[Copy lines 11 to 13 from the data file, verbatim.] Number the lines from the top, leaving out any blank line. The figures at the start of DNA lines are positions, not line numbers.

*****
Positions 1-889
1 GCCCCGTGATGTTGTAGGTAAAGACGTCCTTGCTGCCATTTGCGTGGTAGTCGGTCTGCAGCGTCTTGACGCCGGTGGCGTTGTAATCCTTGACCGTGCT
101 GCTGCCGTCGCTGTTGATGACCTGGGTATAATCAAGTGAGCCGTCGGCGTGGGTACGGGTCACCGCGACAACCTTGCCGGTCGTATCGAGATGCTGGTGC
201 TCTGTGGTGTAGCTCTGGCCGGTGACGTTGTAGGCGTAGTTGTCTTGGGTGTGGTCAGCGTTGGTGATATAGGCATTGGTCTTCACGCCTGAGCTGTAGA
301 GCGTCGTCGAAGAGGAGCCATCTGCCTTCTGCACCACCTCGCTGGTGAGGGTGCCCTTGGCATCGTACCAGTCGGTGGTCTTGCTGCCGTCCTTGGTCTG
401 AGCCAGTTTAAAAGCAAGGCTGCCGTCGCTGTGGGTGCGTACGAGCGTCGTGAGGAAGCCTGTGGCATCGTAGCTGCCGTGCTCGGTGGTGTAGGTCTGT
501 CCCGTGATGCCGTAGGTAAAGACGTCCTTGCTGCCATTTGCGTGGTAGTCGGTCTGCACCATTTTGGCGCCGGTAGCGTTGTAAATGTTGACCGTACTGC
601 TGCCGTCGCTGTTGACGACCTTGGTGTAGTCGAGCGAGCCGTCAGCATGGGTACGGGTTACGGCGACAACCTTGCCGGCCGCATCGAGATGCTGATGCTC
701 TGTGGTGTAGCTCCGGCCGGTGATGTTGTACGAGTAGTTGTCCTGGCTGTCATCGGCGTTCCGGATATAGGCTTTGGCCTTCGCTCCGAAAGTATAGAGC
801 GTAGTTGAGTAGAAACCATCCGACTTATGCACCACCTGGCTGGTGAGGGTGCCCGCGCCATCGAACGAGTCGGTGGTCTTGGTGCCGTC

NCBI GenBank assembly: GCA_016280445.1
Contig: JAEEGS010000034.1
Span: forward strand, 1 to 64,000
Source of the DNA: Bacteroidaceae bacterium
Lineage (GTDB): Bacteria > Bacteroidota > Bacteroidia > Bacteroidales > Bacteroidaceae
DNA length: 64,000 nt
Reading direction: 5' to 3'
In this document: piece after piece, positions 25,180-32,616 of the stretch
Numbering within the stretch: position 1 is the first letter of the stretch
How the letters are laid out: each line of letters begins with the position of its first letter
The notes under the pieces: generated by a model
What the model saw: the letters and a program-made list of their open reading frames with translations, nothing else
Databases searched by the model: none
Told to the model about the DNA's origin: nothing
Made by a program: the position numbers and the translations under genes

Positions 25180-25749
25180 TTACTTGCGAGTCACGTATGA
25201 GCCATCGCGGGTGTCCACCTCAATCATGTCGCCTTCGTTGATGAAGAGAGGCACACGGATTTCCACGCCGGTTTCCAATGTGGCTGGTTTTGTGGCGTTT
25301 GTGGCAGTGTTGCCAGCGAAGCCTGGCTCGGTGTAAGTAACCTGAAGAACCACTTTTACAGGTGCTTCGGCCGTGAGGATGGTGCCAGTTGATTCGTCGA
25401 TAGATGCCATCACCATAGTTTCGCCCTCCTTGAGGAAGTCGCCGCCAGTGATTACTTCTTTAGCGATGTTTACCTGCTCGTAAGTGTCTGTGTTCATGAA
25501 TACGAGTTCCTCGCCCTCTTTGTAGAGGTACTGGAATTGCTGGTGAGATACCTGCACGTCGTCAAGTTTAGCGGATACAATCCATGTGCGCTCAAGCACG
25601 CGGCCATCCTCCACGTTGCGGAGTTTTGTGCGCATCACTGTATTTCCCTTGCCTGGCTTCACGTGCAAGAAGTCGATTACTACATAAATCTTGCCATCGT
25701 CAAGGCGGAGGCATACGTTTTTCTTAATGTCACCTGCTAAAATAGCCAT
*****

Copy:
NCBI GenBank assembly: GCA_016280445.1
Contig: JAEEGS010000034.1
Span: forward strand, 1 to 64,000